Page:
Nikki Klugh Designs San Diego Kitchen. Functional and warm

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Written By Jim J Neal

Jim BradyIt all began with the floor. The material Nikki N. Klugh used underfoot to create a San Diego kitchen for her client might appear simple. However, it is actually two different colors of a durable tile that are arranged to imitate natural wood. Klugh describes the material as “rich warmth” and a combination of style, durability, and style.
The designer says that the design is a mixture of contemporary and homey. “It was about bringing in warmth, but also clean lines.” On a previous project she had worked with homeowners, who are avid entertainers and have busy lives. She “knew what worked and what they needed.”

Klugh designed cabinets that can hold all the items the family uses for cooking and entertaining. Jim BradyFirst? Plenty of space for their family and guests. Klugh removed a portion of the kitchen wall to make room for the large central island. She also opened the back wall to the garage to allow for easier grocery shopping. Composite countertops look like natural stone, but are resistant to wine and sauce spillage.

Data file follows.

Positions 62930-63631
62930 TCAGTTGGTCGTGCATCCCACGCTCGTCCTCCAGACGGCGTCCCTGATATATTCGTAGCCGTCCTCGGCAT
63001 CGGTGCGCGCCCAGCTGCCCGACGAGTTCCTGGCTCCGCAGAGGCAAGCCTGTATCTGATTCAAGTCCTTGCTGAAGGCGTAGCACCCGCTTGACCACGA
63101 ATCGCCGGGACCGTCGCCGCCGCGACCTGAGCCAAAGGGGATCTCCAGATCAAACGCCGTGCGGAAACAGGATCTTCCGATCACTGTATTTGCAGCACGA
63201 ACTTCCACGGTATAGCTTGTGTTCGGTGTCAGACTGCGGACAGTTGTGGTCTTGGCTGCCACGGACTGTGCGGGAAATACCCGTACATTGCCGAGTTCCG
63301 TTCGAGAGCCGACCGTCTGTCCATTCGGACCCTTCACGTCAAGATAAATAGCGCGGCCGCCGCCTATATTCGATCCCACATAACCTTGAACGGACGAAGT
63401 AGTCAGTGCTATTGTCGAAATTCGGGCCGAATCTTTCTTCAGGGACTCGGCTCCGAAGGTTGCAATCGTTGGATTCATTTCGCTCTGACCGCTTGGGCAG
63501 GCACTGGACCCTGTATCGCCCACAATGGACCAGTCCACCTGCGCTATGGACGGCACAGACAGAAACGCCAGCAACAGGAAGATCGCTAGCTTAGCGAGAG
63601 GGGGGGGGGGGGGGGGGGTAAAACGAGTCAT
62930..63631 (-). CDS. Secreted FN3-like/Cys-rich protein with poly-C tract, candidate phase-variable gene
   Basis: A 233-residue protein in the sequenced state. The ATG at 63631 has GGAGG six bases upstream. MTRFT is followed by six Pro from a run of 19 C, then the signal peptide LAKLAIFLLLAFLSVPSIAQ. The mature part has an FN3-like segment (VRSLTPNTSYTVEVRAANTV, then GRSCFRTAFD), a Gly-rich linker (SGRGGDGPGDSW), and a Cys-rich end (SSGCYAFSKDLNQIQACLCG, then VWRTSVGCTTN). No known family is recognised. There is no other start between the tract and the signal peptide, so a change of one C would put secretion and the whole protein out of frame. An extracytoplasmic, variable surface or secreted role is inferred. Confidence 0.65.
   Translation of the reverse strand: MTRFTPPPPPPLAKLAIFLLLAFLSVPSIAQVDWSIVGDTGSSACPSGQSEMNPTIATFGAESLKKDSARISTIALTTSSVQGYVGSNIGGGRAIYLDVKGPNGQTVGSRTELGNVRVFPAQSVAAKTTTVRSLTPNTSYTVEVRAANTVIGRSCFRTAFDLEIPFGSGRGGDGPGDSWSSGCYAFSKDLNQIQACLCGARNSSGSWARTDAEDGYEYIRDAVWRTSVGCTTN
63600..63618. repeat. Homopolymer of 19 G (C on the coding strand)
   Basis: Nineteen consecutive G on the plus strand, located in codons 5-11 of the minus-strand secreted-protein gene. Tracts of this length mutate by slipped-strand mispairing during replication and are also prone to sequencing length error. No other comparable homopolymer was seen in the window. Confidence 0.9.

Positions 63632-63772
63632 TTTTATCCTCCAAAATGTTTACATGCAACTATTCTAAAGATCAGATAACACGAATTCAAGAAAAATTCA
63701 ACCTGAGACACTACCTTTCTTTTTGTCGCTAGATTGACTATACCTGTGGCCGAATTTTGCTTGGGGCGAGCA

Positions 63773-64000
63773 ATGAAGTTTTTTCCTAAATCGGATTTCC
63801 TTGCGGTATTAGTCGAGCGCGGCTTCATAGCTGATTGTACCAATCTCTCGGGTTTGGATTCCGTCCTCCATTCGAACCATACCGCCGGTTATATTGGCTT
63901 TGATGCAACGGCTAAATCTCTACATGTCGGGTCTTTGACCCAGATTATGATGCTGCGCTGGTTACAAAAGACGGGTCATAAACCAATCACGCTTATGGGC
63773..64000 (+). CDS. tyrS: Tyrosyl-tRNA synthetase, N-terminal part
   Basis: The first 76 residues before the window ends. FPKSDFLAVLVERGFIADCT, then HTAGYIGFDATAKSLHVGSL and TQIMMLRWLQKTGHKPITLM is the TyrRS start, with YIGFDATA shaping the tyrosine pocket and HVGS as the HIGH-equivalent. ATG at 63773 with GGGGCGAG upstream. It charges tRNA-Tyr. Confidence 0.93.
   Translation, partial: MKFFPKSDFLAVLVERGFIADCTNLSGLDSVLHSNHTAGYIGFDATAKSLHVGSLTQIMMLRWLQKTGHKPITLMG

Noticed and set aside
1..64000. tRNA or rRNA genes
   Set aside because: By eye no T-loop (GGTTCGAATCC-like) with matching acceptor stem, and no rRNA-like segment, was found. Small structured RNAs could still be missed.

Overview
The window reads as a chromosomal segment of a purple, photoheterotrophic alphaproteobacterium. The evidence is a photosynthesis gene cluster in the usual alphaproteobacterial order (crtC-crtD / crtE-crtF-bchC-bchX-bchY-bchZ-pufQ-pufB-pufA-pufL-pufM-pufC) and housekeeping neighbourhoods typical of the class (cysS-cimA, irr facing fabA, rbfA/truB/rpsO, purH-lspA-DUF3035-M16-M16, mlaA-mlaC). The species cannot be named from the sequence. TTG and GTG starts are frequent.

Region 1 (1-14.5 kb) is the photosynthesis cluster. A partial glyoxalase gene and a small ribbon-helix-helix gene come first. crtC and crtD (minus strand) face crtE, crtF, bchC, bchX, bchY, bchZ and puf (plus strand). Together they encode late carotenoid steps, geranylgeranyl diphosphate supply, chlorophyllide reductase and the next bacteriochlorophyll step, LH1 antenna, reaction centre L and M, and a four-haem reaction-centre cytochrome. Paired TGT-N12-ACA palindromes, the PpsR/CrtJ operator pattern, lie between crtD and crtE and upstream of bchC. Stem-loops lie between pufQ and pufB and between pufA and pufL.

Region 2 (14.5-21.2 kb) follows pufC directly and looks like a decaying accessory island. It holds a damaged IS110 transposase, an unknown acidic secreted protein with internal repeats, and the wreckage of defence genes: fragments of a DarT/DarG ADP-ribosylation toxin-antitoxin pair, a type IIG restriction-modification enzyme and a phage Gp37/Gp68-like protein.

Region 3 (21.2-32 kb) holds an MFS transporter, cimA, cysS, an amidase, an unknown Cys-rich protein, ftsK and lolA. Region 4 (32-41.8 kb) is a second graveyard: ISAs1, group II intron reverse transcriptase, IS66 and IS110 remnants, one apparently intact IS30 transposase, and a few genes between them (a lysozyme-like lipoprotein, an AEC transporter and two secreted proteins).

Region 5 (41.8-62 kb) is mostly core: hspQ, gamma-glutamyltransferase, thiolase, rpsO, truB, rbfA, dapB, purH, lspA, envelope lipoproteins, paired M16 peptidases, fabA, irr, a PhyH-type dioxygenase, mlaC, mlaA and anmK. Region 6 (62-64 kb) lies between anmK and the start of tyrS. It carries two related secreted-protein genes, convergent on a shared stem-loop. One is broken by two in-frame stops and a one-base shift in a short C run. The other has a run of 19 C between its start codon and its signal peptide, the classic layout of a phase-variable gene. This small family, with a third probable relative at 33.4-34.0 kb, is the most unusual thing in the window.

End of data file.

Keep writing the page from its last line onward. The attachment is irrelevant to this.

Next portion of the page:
Klugh’s use of bronze fixtures and soft browns in her home is a perfect match for the Mediterranean style. Plus, she said, “We both love the warm palette of browns and gold.”
Klugh made storage a priority and decided to consolidate it into lower cabinets. These lower cabinets hide warming drawers and ice drawers. The space felt lighter and more open thanks to the removal of the upper walls. Floating shelves were also possible to break up the monotony caused by the lack of cabinetry. Klugh says pinstripe bench adds the final touch to softness.

Jim Brady The dramatic Bertazzoni range in black for the clients (which they later resold!) Klugh painted the island Sealskin by Sherwin Williams after seeing the dramatic black Bertazzoni range of clients. To keep the range’s focus, she designed a simple hood. Baja Casa Designs custom cabinets Floor tile: LDI Woodcraft. Ascale. Sink: Fossil Blue Faucet: Gicasa. Pendants: Crate & Barrel. Task lights: Clients’ own. Stools: Greathouse. Refrigerator: Sub-Zero.

Jim BradyRemoving ceiling soffits would have been expensive so Klugh disguised them by painting the same color as the hood. To better frame the view and give structure to the white walls, she painted the frames of the windows a dark brown.

Jim Brady “They are espresso people,” Klugh says of the homeowners. Houseguests will also enjoy the coffee bar as a great amenity.

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